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Below is a collection of Jim Grant's Tech Tips sorted by Vehicle Make. These Tech Tips were answers to questions submitted to Jim by ALLDATAdiy.com users over the course of many years.
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  Jim Grant's Tech Tips

88 Chevy S-10 Blazer, Distributor Problems
Q: I have an '88 Chevy Blazer, S10, 2 wheel drive, 2.8l, with 168,000 miles. The maximum mileage I can get out of my distributor cap and rotor is about 3,000 miles: Pulling the distributor cap, I noticed burnt contacts on the distributor and rotor. After changing, I am good for another 2,000 to 3,000 miles, before the engine starts to run rough. The burnt distributor cap contacts seem about equal, the rotor is the same, but with a leading edge burn. My spark plugs have a good burn pattern. The vehicle starts the same way ever since I have owned it, freshly tuned or not. Having replaced one bulb in 4 years (except for the road damaged head lights) leaves me to believe, I do not have an over voltage problem. I have no problem codes.

A:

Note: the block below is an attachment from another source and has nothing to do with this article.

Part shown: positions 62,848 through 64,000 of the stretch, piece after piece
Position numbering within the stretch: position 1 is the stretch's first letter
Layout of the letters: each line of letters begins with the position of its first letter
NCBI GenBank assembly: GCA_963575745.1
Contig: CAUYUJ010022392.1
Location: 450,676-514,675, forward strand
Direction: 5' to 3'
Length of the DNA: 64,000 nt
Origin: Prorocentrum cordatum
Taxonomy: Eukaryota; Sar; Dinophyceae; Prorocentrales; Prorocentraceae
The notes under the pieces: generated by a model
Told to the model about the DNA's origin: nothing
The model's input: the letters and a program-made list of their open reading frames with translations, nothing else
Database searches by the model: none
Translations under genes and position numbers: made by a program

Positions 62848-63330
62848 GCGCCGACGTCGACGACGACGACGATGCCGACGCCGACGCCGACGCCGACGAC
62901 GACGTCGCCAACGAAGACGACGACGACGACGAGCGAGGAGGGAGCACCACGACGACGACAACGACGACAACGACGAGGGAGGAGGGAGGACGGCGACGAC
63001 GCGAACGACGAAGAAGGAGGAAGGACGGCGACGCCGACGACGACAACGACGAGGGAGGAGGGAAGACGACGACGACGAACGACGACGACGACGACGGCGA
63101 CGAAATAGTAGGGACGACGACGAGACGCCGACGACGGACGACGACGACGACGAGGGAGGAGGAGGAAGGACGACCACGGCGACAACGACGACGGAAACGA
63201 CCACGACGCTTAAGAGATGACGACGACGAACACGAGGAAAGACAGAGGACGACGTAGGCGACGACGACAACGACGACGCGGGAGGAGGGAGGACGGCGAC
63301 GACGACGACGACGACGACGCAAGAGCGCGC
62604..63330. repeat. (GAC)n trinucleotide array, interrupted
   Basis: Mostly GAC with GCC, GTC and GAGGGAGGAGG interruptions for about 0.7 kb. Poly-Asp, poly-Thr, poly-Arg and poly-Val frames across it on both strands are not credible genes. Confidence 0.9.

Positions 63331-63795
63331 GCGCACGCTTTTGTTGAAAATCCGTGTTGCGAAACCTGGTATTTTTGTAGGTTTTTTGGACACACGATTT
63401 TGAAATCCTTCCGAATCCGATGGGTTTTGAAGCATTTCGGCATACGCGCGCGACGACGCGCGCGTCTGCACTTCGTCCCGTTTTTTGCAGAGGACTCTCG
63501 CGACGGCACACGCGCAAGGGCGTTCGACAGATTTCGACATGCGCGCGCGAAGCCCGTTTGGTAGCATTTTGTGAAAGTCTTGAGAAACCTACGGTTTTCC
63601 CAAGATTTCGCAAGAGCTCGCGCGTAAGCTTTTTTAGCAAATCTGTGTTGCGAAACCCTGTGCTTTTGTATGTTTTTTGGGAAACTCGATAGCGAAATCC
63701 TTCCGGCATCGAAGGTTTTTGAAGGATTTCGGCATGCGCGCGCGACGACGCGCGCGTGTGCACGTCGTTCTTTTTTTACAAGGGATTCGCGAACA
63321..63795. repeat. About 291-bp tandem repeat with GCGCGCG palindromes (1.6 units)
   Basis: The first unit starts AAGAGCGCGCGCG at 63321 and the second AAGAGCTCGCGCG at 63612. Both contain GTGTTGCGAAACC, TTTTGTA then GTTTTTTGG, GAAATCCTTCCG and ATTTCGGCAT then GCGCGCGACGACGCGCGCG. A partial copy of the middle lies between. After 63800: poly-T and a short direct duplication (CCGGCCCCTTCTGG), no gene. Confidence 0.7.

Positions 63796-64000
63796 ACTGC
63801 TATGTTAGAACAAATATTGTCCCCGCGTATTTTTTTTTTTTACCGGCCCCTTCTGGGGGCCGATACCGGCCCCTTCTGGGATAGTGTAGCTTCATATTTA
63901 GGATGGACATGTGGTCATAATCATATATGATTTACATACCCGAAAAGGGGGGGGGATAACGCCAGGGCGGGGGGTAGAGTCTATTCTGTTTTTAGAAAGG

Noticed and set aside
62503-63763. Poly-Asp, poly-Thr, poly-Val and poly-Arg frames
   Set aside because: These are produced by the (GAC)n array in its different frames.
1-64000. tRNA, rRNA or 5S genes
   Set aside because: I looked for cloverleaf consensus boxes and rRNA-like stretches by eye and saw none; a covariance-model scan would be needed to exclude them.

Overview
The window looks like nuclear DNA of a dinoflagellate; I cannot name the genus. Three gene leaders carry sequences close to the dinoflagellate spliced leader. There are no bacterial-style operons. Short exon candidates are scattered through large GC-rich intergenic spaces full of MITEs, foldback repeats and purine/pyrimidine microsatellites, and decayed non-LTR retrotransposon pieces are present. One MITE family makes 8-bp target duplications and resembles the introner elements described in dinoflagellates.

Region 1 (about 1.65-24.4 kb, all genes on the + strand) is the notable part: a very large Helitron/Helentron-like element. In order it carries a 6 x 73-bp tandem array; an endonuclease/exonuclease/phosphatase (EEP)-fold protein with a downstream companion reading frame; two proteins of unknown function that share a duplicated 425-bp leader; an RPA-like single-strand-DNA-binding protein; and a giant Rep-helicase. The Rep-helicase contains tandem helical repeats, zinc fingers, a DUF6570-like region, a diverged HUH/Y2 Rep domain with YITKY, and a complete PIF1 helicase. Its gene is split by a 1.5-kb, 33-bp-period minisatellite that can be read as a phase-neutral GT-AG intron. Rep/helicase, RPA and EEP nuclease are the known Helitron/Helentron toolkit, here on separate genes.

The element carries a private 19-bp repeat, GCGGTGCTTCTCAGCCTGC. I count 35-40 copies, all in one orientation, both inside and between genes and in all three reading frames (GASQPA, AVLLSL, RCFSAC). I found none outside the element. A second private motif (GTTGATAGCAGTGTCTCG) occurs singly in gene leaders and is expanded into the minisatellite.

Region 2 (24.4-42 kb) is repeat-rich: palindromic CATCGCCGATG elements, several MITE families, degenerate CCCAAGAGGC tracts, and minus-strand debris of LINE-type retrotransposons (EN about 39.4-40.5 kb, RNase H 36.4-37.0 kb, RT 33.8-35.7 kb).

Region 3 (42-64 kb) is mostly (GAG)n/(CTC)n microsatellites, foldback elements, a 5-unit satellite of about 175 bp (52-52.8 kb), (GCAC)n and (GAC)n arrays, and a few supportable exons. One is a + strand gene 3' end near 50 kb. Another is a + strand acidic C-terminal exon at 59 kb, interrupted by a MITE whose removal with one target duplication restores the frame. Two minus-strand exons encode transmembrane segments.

My suspicions are that your distributor has gone "out of phase". What does "out of phase" mean? Just under the distributor rotor there is another component attached to the same distributor shaft. This component is best described as a timer. The timer, in conjunction with another sensor, provides the "time to fire the spark plug information" to the ignition module. Timers have been known to loosen up and change their position on the distributor shaft. The problem is the distributor rotor position doesn't change and it will not be lined up correctly with the contact area in the distributor cap. This condition requires more electrical energy to jump the gap between the contacts. The result can be accelerated erosion of the contacts until the wear is so great that the engine will begin to run rough. The condition can be diagnosed with an engine analyzer, but when it gets right down to the nuts and bolts, a visual inspection of the components is necessary.

 
     
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